Sources of american law
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Sources of American Law. U.S. Government Chapter 15 Section 1. We have laws because _________________ 1. 2. 3. Because we have laws _________________ 1. 2. 3. Warm Up. Law Constitutional Law Statute Ordinance Statutory Law Administrative Law Common Law Equity

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Sources of american law

Sources of American Law

U.S. Government

Chapter 15 Section 1


Warm up

  • We have laws because _________________

    1.

    2.

    3.

  • Because we have laws _________________

    1.

    2.

    3.

Warm Up


Key terms select 3

  • Law

  • Constitutional Law

  • Statute

  • Ordinance

  • Statutory Law

  • Administrative Law

  • Common Law

  • Equity

  • Due Process

  • Substantive Due Process

  • Procedural Due Process

  • Adversary System

  • Presumed Innocence

Key Terms: Select 3


Read page 423 424 427

Sources of American Law page 423

Constitutional Law page 424

Legal Principles page 427

Read: Page 423 /424/427


Early systems of law

Code of Hammurabi

Ten Commandments

Early Systems of Law


Constitutional law

  • States have their own constitutions- they set forth rights not mentioned in the U.S. Constitution.

    • State Courts decide cases involving state constitutions

    • If state constitutions violate the U.S. Constitution, the rulings can be appealed to the U.S. Supreme Court

  • Constitutional Law- the branch of law dealing with the formation, construction, and interpretations of constitutions.

    • Constitutional law cases decide the limits of government’s power and rights of the individual

    • Constitutional law cases may deal with civil law or criminal law.

Constitutional Law


Statutory law

  • A Statute is a law written by a legislative branch of government.

    • Statutes passed by city councils are ordinances

  • Statutes may limit citizen’s behavior:

    • Speed limits, food inspecting rules, minimum age to work etc.

  • Statutory Law (“Roman Law”) is based on an approach to making laws derived from ancient Romans.

    • Justinian Code- simplified all the laws into a final Roman Legal Code.

  • Many decisions of Federal Courts deal with statutory law

Statutory Law


Administrative law

  • Administrative law spells out the authority and procedures to be followed by administrative agencies.

    • Administrative agencies run government programs and provide services.

    • Ex: Social Security Administration

  • Administrative law cases deal with problems of fairness and due process

    • Most administrative agencies regulate people’s behavior or provide/deny government benefits.

Administrative Law


Common law

  • Common law is law made by judges in the process of resolving individual cases.

    • Most important basis of the American legal system

    • Decisions are recorded so if there is a similar case, the judges follow the earlier ruling “precedent”

    • In unique cases, judges make their own rulings based on common sense and prevailing customs.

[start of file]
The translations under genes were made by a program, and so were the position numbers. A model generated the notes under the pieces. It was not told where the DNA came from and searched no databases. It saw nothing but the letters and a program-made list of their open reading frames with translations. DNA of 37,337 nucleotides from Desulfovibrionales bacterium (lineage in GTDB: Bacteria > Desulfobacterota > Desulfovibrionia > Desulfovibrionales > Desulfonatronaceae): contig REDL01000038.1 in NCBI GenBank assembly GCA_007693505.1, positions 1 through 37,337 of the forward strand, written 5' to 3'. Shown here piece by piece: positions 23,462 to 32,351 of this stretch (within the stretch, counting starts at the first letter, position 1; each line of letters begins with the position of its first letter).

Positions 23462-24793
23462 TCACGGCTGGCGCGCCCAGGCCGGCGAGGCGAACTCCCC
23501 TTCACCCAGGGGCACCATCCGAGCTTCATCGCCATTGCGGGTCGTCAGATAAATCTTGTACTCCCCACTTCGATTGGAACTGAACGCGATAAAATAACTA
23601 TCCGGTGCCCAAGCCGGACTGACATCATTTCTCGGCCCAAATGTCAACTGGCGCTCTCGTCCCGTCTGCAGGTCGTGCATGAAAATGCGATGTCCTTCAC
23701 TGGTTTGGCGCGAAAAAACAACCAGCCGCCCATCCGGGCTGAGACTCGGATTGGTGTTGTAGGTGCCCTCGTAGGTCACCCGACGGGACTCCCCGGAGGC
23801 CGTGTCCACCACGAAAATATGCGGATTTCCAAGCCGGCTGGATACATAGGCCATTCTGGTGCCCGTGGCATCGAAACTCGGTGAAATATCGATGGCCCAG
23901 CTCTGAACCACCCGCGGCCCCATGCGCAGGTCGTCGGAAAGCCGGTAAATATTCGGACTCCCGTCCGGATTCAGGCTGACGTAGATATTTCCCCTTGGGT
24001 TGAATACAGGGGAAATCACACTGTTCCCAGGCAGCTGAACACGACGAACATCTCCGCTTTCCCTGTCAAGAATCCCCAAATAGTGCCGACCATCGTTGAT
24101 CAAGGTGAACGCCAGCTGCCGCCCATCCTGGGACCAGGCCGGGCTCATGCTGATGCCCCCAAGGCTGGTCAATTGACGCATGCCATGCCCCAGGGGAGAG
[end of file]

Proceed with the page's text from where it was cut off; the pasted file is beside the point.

• Common law in America comes from English common law

Common Law


Equity

  • Equity is a system of rules by which disputes are resolved on the grounds of fairness.

    • Rival to common law

    • Equity court could require an action beyond payment of money or stop a wrong before it occurred.

  • In nineteenth century America equity and common law merged

  • Today a single court can administer both systems

Equity


Legal system principles

  • Equal Justice Under the Law: the goal of the American court system to treat all persons alike.

  • Due Process of Law:

    • Substantive due process: shorthand for certain rights given, some that are specified in the Constitution and some that are not specified

    • Procedural due process: the way a law is administered, prohibits arbitrary enforcement of the law.

      • notice to a person that he/she has done something wrong.

      • giving the affected person the right to respond or be heard concerning the accusation of wrongdoing.

Legal System Principles


Legal system principles1

3. The Adversary System: the courtroom is like an arena in which lawyers for the opposing sides try to present their strongest cases.

  • Lawyer for each side is generally expected to do all that is legally permissible to advance the cause of their client.

    4. Presumption of Innocence: notion that an accused person is innocent until proven guilty

  • Not mentioned in the Constitution but is in our legal heritage

  • Prosecution has burden of proof: unless the prosecution succeeds in proving the accusation, the court must declare the defendant not guilty.

Legal System Principles


Homework sec 1 page 428 monday night finish reading section answer 1 and 4

#1

#4

Page 426 “The Law And You”

Write/Explain a brief situation (Criminal or Civil) for which you might need a lawyer?

List 5 questions you would ask your attorney regarding your legal problem.

Page 429 Supreme “Court Cases to Debate”

#1

#2

#3

And answer “You Be The Judge”

Homework Sec. 1 page 428 Monday night finish reading section answer # 1 and 4


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